Note: assignment 5 covers Chapter 12 in Mankiw, on production and growth.
We now come to the most important topic in all of economics – economic growth.
In our on-campus discussions about this subject, I begin by making a couple of moral claims.
First, I argue that it is a universal human value to want to help the poor have a better life. Every set of religious scriptures I know of devotes considerable space arguing that we have a moral obligation to help the poor. The Bible, for example, mentions the poor over 2,100 times. As this guy notes in this speech to President Bush at the National Prayer Breakfast, “that’s a lot of airtime.”
One of the five pillars of Islam is the Zakat, a requirement that all Muslims should donate 2.5% of their wealth to the needy. A similar rule of thumb from my culture is to tithe 10% of your income to the poor.
And it is not just religious folks who care for the poor: one of my favorite authors, the secular humanist Kurt Vonnegut, repeatedly and consistently expresses concern for the poor, and often expresses contempt for societies and people who blame the poor for their circumstances rather than helping them. He often quotes another religious skeptic, the early 20th Century American socialist Eugene V. Debs:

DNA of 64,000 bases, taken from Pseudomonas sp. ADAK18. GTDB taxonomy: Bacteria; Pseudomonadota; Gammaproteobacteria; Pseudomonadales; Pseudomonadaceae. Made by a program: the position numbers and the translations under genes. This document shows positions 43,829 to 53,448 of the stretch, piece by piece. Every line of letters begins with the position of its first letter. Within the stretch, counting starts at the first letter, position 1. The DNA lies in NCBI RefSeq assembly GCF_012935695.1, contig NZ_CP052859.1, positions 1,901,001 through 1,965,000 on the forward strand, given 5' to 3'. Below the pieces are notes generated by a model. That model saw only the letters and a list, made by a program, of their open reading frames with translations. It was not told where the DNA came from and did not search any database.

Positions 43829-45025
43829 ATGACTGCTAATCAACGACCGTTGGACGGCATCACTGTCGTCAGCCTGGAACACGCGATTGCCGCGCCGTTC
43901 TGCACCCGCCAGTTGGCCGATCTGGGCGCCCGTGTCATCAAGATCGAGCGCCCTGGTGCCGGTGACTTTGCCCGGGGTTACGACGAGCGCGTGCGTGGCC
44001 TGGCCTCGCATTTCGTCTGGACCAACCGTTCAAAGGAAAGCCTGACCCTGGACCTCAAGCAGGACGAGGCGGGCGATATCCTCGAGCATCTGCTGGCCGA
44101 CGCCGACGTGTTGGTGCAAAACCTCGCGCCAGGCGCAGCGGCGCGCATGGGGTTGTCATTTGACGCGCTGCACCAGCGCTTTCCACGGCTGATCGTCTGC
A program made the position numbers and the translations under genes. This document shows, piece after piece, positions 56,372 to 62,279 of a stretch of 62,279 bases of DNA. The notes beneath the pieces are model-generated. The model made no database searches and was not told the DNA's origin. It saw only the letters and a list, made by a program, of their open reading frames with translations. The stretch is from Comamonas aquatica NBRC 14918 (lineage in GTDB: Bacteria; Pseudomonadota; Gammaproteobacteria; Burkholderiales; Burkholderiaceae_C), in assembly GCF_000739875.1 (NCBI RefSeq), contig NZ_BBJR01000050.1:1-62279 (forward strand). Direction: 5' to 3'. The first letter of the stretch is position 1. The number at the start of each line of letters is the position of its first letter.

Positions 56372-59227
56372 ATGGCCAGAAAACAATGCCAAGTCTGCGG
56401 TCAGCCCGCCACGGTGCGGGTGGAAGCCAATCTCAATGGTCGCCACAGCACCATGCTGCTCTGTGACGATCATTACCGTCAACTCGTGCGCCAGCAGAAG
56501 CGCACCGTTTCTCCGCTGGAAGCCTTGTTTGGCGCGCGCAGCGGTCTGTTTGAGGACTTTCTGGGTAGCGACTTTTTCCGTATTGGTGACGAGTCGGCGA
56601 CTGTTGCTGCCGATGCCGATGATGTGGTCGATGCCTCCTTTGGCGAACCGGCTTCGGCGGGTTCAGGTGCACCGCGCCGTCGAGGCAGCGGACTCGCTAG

“While there is a lower class, I am in it, while there is a criminal element, I am of it, and while there is a soul in prison, I am not free.”
The second moral claim I make is that not only is it a universal human value to want to help the poor; it is also a modern universal human aspiration that we desire a higher standard of living for ourselves. Every one of you who reads these notes desires that your future will be materially better in many ways. This aspiration for a better future separates us from nearly every generation of humans that has preceded us. For most of human history most people expected that the world would not change, that their station in the world was pre-determined and unchangeable. We 21st Century humans not only expect our future will be better – we demand from our leaders that they institute policies that will enable us to make it better.